At first glance, Scandinavian and Japanese designs are as dissimilar in style as they are in geography. The use of natural materials and a focus on relaxation brought on by simplicity are just two examples of the overlapping themes you’ll discover if you look closer. Given the similarities between these fundamental principles, it is not surprising that fashion designers are fusing them to create the “Japandi” style, which combines Japanese and Scandi aesthetics.
Functionality, rusticism, and simplicity are all combined in Japandi design, which is a combination of Scandinavian and Japanese aesthetics. It strikes the ideal balance between the clean lines, open areas, and earth tones of the two types.
The term “hygge” will be immediately familiar to anyone who is familiar with Scandinavian design. Making your home your sanctuary is the idea behind merging design with warmth.
The concept of “wabi-sabi,” which means beauty in imperfection, will also be familiar to those who enjoy Japanese design.
Together, they create a carefree yet sophisticated look.
The few pieces of furniture that are present in places designed in this manner are expertly chosen and constructed. Instead of purchasing items that will only be used briefly before being discarded, Japandi places an emphasis on higher-quality pieces that may be preserved for many years.
They also have a minimalist design without any extraneous decorations. As a result, the attention may be placed on the people in the space rather than the furnishings.
There are definitely already some aspects of Japandi in your home if you’ve dabbled in hygge or wabi-sabi. To really make the look come to life, though, combine bamboo or raw wood furniture with subdued natural colors like pale green or creamy white. The style will be strengthened by adding plants to bring in the outside.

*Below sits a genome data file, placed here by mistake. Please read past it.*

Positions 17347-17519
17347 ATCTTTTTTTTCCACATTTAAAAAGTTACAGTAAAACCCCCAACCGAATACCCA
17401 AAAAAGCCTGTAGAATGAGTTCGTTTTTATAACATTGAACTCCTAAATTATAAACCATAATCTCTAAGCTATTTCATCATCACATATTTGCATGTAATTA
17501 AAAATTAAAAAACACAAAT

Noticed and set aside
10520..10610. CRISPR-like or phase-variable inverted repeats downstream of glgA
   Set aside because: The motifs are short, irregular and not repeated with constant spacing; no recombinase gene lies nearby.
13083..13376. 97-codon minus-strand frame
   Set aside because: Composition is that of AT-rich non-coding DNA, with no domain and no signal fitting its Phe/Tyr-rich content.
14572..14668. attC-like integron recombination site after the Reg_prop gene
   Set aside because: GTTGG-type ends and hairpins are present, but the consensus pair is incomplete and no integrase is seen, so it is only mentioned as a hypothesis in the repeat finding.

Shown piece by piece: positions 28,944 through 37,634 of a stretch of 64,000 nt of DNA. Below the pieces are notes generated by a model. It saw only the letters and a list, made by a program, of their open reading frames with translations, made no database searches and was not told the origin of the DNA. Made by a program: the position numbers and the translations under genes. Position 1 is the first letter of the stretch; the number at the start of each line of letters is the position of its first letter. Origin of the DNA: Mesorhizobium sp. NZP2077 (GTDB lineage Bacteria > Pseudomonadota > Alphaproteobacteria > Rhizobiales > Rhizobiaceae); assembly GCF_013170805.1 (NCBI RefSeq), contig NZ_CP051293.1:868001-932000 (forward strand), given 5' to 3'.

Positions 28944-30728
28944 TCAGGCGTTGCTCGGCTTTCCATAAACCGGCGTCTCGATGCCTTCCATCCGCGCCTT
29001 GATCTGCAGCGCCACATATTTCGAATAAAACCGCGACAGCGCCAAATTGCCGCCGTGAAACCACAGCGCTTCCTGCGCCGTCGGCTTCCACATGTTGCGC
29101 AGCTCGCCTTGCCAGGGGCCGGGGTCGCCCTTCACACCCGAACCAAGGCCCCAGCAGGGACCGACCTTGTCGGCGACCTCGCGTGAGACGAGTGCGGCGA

Choose colors that match this impact because both styles mainly rely on natural materials. Instead of using loud or aggressive colors, the color palette of the moment is one that is tranquil and restorative and focuses on neutral and light color washes. And if you do introduce a vivid, striking color, do so with care and only after carefully considering its significance.
Combining these two aesthetics enables you to add richer, deeper Japanese color palettes to the often frigid Nordic color scheme.
The secret to getting the Japandi look is what? Clear the clutter from your home. If you can’t see your clean-lined furniture or your pale-hued walls through the mail and clothing heaps, you’re not in Japandi.
What if the stacks of mail or clothing simply won’t go away? By hiding those items behind a lovely Japanese screen or in bamboo baskets, you may make your home appear tidier.
Love the Japanese aesthetic? Allow the experts at New City House Painter’ to assist you in selecting a color scheme that unifies the entire design. Contact our color consultants for a free estimate or to chat now.